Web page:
Looking at the numbers, 30% may seem minor compared to the success stories, but the health of these patients wasn’t something researchers could ignore. What was causing the relapse and how would this affect treatment? It turns out that the culprit was actually polymorphism affecting in both the SULT1A1 gene, and cytochrome P450 2D6 (CYP2D6). Usually, the enzymes CYP2D6 (member of cytochrome D40 system) found in the liver and SULTIA 1 or Sulfrotransferase 1A1 (oh the complicated names!) were seen to metabolize the tamoxifen, increasing its efficiency. However, with polymorphism, there is a change in the placement of the nucleotide in these structures, preventing successful treatment.

 

From the small sample size of 679 breast cancer patients, 226 were able to provide were fresh frozen tumor tissues for analysis. Scientists sequenced the patients’ DNA which they then examined through polymerase chain reactions along with restriction enzymes. Throughout the study, doses of tamoxifen were given at 40 mg daily, for 2 years with a 10.7 year follow up time for the patients. Talk about a long time just to get some results!

The results were in… and it turns out that patients with the CYP2D6*4 allele showed a lower chance of resistance to tamoxifen therapy and there was a lower chance of risk and resistance seen with those homozygous for (having the same pair alleles for) SULTIA*1.

Further investigation showed that 60% of patients who had a combination of the two had a much lower chance of relapse with tamoxifen. This study, and many like it, changed the face of cancer treatment and drug delivery. Researchers were able to conclude that enzymes can act through metabolism in order to help, or hinder the endocrine treatment in breast cancer patients.  Essentially, it shows that drugs should be targeted not only to a patient’s age and gender, but also to their genetic makeup, in order to deliver more effective treatment and aid in recovery.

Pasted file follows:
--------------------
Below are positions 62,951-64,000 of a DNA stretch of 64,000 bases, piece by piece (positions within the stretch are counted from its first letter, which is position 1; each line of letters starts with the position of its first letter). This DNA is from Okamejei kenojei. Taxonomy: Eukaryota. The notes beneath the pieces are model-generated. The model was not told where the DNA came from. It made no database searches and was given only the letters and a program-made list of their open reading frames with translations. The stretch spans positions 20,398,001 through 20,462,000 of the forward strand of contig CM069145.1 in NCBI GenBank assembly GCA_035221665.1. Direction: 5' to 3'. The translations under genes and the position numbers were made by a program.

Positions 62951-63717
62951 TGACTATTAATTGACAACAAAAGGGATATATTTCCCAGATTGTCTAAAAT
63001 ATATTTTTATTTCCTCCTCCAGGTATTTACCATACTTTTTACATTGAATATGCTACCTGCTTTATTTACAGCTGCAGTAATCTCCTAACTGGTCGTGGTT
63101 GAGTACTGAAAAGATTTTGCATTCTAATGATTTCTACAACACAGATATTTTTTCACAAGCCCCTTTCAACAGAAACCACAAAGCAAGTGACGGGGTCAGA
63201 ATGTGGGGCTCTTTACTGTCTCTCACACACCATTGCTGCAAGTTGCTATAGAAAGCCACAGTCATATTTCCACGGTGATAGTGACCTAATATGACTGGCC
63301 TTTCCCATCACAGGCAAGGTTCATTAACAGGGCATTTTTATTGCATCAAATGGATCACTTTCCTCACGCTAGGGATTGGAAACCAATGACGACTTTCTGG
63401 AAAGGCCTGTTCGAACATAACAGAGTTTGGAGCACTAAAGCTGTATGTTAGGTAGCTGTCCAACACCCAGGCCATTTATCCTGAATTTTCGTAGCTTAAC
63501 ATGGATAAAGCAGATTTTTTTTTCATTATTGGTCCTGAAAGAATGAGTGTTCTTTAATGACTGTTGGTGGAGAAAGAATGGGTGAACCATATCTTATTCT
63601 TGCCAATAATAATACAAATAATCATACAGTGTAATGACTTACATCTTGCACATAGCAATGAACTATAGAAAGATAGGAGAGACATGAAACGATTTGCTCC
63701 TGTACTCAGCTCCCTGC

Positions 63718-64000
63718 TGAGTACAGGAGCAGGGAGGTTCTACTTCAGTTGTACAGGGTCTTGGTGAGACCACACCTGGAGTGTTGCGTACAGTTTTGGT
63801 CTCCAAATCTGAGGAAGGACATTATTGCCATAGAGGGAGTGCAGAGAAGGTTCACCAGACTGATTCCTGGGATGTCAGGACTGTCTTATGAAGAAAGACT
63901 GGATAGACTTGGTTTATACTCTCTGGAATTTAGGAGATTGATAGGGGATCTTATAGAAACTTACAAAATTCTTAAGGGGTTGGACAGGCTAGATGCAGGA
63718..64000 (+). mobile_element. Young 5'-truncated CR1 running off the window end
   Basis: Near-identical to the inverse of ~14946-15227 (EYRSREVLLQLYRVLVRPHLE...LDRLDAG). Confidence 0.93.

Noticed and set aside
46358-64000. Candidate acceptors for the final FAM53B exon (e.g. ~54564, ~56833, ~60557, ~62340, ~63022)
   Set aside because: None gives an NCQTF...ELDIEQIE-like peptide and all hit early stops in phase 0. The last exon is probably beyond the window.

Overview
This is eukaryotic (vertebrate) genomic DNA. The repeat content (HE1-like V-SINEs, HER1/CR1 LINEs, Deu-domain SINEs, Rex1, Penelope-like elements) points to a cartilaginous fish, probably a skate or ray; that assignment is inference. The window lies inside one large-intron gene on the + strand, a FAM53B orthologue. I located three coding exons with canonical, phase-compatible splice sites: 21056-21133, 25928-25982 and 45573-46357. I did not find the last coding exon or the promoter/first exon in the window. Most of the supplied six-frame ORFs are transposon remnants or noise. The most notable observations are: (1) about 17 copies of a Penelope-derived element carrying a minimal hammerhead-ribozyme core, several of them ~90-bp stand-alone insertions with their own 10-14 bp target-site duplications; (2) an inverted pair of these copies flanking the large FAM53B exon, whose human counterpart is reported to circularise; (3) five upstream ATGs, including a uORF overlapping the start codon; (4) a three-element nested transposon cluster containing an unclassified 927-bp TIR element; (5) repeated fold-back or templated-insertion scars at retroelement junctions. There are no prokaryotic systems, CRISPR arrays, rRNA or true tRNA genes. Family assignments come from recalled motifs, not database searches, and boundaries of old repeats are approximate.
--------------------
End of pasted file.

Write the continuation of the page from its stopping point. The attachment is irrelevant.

Taken From:

Contributors: India, Roi (editor)

GOT Fangirling and Nucleic Acids

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Game of Thrones is back!!!

 

EEEPPP!

 

I digress, as much as we’d love to, this isn’t about the fate of Westeros.

ready snow

 

We’re gonna go back… wayyy back (not really), just to last week’s post : ). So, as you prolly already know, two main examples of nucleic acids that are used in genetic coding as well as in reproduction (the exchange of genetic material) and protein synthesis are DNA (Deoxyribonucleic acid) and RNA (Ribonucleic acid). Nucleic acids are defined as polymers (made up of monomers called nucleotides) that are used to for the genetic information of organisms

– In terms of the structure of a nucleotide it consists of 3 molecules linked together; a 5 carbon sugar, an organic base and phosphoric acid.

-The organic bases that make up the nucleotide strands of DNA are Adenine, Guanine (both purines) and Cytosine, thymine (both pyrimadines). RNA nucleotide stand is made up of these bases except thymine in which case, uracil is instead used as a base. The sequence of along the chain of nucleic acids differs from person-to-person and between species.